Georges Kern is CEO of internationally renowned watch brand IWC Schaffhausen. The role, which he took back in 2002 at the age of 36, made him the youngest CEO within the Richemont Group of exclusive luxury brands. Prior to that, he had studied Political Science in Strasbourg, France, and obtained a degree in Business Administration from the University of St. Gallen, Switzerland.

And, alongside his corporate objectives, he is also strongly committed to charitable causes, for example, through his position on the Board of Trustees of the Laureus Sport for Good Foundation, which helps young people to overcome their social problems through sport. Plus, Georges Kern is a patron of the Fondation Antoine de Saint-Exupéry, Fondation Antoine de Saint-Exupéry pour la Jeunesse, which supports disadvantaged young people on their path to adulthood. And he counts active climate protection among his corporate responsibilities. For example, upon his initiative, IWC was certified as a carbon neutral company.

That’s -in a nutshell- what he does.

But who is he? Probably the most brilliant Big Pilot of the Haute Horlogerie universe. Always sharply dressed and silver tongued, this gentleman has created one of the strongest brands of Richemont Group. Very intuitive, with a strong will and an even stronger character, he may well intimidate you at first. But after a few minutes, you cannot help but surrender to his sharp sense of humour and bold ways of thinking – usually way ahead of his time. This is a man who simply knows exactly what he wants and how to get it, knowing that nothing, absolutely nothing, is impossible.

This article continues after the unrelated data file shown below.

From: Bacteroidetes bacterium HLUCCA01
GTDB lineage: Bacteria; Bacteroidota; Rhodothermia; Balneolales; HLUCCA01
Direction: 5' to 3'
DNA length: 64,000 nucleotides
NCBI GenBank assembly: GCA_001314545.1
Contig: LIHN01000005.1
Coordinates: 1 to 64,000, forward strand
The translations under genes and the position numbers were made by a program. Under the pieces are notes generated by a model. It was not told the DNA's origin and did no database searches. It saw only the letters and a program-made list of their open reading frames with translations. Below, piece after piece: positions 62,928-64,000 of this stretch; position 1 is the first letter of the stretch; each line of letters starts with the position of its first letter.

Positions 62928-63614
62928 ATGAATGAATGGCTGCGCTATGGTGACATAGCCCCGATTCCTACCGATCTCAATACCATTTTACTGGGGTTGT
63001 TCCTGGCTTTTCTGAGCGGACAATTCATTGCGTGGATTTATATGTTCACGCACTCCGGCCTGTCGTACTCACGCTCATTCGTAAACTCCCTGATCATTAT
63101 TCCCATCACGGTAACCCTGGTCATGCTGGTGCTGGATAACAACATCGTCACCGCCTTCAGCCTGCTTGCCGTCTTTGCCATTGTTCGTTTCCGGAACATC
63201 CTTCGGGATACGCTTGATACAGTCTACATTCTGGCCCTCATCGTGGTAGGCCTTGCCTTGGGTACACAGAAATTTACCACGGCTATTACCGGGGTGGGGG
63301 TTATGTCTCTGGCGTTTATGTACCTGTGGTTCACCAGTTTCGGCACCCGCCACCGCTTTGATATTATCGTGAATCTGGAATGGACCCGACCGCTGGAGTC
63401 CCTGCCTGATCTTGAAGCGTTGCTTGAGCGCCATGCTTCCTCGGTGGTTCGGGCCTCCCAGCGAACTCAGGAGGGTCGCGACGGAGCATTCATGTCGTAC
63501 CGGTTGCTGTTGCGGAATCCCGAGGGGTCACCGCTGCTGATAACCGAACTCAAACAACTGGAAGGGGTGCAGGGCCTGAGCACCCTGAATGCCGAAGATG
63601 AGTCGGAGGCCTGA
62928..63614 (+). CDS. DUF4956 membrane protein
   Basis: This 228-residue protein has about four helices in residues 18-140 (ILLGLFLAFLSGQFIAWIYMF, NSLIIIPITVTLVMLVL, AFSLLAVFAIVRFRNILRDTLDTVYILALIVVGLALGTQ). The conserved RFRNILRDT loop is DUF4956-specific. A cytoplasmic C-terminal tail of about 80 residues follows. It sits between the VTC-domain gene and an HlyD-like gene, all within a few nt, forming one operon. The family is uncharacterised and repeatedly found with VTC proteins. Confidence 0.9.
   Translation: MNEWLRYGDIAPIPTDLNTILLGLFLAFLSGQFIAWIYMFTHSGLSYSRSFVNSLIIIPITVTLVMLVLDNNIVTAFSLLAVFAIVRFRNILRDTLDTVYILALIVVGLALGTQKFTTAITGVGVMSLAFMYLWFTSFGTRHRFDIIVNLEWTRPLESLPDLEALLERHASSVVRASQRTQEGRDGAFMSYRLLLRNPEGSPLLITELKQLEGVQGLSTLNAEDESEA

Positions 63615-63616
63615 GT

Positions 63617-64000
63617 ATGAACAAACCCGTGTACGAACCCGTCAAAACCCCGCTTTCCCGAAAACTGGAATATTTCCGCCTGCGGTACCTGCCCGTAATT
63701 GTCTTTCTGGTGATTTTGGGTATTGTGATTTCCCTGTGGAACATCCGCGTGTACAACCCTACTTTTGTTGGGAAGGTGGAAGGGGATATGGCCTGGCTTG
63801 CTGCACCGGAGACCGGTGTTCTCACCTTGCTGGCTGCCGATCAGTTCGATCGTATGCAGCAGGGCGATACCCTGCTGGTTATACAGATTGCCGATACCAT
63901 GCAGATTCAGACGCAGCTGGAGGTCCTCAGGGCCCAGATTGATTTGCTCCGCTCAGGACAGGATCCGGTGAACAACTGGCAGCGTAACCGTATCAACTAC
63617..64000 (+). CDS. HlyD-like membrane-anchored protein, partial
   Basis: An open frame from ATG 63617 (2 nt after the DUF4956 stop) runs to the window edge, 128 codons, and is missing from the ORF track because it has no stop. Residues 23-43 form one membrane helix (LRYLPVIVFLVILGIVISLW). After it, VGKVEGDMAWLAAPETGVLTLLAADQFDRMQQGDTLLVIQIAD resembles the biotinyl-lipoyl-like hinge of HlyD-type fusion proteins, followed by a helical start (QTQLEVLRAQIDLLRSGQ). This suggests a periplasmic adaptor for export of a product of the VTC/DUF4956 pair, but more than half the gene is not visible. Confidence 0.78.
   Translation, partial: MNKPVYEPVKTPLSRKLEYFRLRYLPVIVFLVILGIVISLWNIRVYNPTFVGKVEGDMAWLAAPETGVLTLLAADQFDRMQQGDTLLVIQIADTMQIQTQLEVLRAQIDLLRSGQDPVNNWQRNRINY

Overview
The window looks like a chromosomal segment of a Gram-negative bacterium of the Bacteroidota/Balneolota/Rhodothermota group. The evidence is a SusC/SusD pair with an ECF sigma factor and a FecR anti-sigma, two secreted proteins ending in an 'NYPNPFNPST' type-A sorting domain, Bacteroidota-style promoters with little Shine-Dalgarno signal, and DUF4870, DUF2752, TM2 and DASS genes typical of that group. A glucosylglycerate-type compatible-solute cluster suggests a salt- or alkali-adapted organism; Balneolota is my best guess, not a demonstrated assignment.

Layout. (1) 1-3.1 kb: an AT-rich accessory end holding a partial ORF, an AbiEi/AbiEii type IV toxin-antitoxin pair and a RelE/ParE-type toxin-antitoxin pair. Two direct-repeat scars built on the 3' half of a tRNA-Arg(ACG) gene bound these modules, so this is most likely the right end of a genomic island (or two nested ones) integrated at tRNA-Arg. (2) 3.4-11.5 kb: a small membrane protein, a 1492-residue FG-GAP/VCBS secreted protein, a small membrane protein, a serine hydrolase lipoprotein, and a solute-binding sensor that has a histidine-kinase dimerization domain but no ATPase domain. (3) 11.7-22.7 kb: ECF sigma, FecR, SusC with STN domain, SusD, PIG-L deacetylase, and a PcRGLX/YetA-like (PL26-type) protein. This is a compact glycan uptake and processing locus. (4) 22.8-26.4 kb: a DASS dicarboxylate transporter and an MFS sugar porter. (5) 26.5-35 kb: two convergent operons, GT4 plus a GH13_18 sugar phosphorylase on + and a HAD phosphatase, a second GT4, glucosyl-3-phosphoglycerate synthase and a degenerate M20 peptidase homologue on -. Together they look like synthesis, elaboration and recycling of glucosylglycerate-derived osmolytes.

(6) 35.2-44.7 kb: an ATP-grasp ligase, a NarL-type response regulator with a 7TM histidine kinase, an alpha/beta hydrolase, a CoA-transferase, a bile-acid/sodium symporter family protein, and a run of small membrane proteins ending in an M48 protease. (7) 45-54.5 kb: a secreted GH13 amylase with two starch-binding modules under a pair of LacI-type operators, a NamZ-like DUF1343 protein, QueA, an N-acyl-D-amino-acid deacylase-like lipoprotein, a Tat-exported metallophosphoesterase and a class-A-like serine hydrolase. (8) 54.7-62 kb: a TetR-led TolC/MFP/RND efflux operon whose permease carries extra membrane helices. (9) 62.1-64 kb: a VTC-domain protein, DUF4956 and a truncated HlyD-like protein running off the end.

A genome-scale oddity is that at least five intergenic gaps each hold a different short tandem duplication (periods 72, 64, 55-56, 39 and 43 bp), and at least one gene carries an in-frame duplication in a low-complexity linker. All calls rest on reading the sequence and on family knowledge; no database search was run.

While in Goodwood for the incomparable 74th Members Meeting, I’ve had the immense honour and pleasure of getting to know him better, over brunch and dinner, before, during and after the presentation of the newest IWC Ingenieur models and races.






What was the biggest lesson Günter Blümlein, the legendary founder and director of the LMH Group, taught you, while responsible for integrating the sales operations of the three brands (IWC, Jaeger-LeCoultre, and A. Lange & Söhne), back in 2002, after you joined the Richemont group? And what was the very first thing you simply had to change?

Unfortunately, I had only little time wth him, before he passed away. The most fundamental element he taught me, was to safeguard the independent identity of the brand towards the Group. To work without interference. And at first we had, to be honest, various operational issues to deal with, to to integrate the brand into a functioning, aligned  group. It was quite an intense period, a shock really, because we had to also align cultures. Of course we had many conflicts, but when I look back, I believe we did a good job after all. Everything went as smoothly as it could. 


Do you base most of your decisions on instinct?

You always have a stomach feeling, your gut. It’s impossible to analyse everything on an Excel sheet. Especially not luxury goods. Honestly, 80-90% of what IWC is today, is not what I originally had in mind, when I started. It’s an evolving process. And you do make mistakes in between. So, although nothing is based to chance, your instincts do play a huge role. It’s the moments that count: it can be that you hear something, or talk to somebody, and something in that triggers an idea in your mind, and you simply have to go for it.